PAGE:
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491 - 500 of 698 results for: all courses

MUSIC 30N: A Stranger in a Strange Land: Jewish Musics in Translation

What does it mean to be a stranger in a strange land? For centuries Jewish people have struggled to shape their identities in unfamiliar surroundings, using music to remember the past and generate new, hybrid identities. In this class we adopt the metaphor of translation to think about how minority Jewish communities bridge distinct languages, musical idioms, and cultural practices. Our theme will take us on a journey across time and space¿from Italy to India, New York, Syria, Russia, and Israel. We consider the case of Salamone Rossi, a 17th-century Italian Jewish composer who moved uneasily between dual careers in the synagogue and a secular/Christian court. We also explore a group of Indian Jews (Bene Israel) who combine idioms learned from Jewish and Christian missionaries with local Hindu musical traditions. In all our examples musicians translate languages, musical styles, and cultures to unite memories of a Jewish past with the realities of minority status in the present. The class format includes listening, discussion, some singing, student presentations, and guest lectures.
Terms: not given this year | Units: 3 | UG Reqs: GER:DB-Hum, WAY-A-II | Grading: Letter (ABCD/NP)

MUSIC 34N: Performing America: The Broadway Musical

Musical theater as a site for the construction of American identity in the twentieth century to the present. Issues of class, race, gender, and sexuality; intersections with jazz, rock, and pop; roles of lyricist, composer, director, choreographer, producer, performers. Individual shows (Showboat, Oklahoma, South Pacific, Guys and Dolls, West Side Story, Wicked, Bloody Bloody Andrew Jackson, Book of Mormon), show tunes in jazz performance, film musicals, and television. Opportunities for performance and attendance at local productions.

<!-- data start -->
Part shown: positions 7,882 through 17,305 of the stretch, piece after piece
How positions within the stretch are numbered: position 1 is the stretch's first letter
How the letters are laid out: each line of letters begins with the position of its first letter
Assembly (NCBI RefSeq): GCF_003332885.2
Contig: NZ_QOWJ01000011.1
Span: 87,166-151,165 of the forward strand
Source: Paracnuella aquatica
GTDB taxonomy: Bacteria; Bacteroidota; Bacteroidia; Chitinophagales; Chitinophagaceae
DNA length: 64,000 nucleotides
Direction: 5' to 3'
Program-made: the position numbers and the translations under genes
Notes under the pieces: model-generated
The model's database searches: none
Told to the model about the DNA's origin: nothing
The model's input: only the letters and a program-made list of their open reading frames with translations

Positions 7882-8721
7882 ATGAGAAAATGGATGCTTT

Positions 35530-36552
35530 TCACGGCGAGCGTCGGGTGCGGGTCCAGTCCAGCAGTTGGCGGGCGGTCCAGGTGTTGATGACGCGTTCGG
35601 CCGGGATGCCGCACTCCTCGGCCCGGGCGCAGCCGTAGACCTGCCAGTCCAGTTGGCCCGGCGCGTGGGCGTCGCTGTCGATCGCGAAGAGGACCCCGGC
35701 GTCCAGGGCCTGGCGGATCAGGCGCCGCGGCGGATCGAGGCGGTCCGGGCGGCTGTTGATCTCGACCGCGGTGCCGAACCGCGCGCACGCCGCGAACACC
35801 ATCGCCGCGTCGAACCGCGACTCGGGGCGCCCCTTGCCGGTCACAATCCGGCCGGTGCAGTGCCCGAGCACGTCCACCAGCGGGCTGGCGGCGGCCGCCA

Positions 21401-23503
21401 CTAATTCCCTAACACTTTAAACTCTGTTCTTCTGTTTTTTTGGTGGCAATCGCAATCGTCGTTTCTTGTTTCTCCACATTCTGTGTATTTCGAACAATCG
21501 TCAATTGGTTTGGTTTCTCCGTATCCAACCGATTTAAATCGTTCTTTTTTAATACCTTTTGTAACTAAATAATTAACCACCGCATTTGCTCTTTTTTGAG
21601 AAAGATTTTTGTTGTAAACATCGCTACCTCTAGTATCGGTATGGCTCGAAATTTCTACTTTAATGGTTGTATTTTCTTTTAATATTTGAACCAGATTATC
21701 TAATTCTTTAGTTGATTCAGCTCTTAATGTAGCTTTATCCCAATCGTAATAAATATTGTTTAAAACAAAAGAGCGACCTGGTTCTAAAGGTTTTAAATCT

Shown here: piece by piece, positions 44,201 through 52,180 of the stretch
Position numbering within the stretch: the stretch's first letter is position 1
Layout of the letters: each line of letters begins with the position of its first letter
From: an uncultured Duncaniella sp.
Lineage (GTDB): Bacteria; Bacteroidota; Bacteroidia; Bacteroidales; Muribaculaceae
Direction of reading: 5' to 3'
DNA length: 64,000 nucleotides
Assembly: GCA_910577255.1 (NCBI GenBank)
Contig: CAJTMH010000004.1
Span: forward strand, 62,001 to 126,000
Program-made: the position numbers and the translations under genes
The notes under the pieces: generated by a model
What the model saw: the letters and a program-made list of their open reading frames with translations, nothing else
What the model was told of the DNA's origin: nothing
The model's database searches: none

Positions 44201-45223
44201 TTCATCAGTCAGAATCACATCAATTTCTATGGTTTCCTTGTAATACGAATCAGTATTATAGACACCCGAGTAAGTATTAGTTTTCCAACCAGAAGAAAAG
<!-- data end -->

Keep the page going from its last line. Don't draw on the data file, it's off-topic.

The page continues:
Terms: Win | Units: 3 | UG Reqs: GER:DB-Hum, WAY-A-II, WAY-CE | Grading: Letter (ABCD/NP)
Instructors: Grey, T. (PI)

MUSIC 36N: Humor in Music

Through theoretical readings the course will touch on psychological and neurological bases of humor, explore contingent, tactical, modal, and ontological difficulties in the apprehension of humor, and address ethical issues surrounding humor in music. In addition to in-class listening and screening sessions, analytic discussions will be led by students who will find and present examples of humor in music. Students will also be invited to compose original humorous song lyrics and to create collaborative works of musical humor.
Terms: not given this year | Units: 3 | UG Reqs: GER:DB-Hum, WAY-A-II, WAY-CE | Grading: Letter or Credit/No Credit

MUSIC 39N: The Classical String Quartet: Haydn, Mozart, Beethoven & Schubert